Wednesday, June 8, 2011


Nocturnes: Five Stories of Music and Nightfall by Kazuo Ishiguro
Weight: 1 lb
Method of Disposal: Giving Away/Donating

I had never read anything by Kazuo Ishiguro—at least nothing bound in bound up in a book form. I am not sure how I let him slip under my radar since he is obviously quite renowned. My grandmother called him “the most popular” English author right now. According to Wikipedia, he received “four Man Booker Prize nominations, including winning the 1989 prize for his novel The Remains of the Day. In 2008, The Times ranked Ishiguro 32nd on their list of "The 50 greatest British writers since 1945."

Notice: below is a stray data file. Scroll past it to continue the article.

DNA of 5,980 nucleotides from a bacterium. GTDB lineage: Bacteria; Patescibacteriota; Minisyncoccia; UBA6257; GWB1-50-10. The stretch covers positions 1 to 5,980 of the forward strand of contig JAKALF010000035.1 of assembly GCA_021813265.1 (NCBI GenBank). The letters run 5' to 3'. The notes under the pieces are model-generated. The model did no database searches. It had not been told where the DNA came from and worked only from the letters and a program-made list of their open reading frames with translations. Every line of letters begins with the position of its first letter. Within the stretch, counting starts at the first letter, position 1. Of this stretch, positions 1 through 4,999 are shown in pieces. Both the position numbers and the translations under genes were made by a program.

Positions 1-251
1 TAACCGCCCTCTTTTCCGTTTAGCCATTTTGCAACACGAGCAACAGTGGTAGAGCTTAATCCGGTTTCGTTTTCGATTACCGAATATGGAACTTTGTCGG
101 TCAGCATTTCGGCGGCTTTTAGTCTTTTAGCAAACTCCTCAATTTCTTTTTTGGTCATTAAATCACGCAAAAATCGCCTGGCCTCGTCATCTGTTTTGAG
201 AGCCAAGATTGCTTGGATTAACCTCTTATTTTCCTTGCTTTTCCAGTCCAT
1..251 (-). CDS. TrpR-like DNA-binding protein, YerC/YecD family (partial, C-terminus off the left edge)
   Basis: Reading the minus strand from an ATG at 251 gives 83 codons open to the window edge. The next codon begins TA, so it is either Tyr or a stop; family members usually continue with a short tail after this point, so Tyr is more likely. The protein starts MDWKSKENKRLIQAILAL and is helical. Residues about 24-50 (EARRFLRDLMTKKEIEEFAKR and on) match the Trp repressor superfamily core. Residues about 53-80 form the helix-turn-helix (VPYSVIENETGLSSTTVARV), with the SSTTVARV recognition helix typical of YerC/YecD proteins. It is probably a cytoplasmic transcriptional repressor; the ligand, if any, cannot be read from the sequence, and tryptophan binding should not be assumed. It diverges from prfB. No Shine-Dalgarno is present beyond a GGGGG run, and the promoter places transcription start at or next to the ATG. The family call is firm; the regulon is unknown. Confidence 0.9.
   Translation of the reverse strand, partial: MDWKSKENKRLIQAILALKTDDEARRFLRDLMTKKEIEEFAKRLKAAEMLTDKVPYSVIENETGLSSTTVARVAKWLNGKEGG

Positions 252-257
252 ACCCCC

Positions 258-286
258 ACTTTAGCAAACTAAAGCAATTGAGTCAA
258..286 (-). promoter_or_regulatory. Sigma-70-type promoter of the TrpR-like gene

All of that being said, I get it. This was not one of my favorite books of all time, but it almost could have been. Even if the plot of a story wasn’t piquing my interest the writing was drawing me forward. This isn’t even one of his most acclaimed books. The writing was just beautiful and simple and easy to read. The stories were about loneliness (amongst other things), which I never tire of.

My grandmother on my mother’s side held onto this book and gave it to me the last time I visited. She said it was really weird, and she thought I would like it. She is an avid reader too, and she is usually spot on. I really appreciate her willingness to share her books and thoughts.

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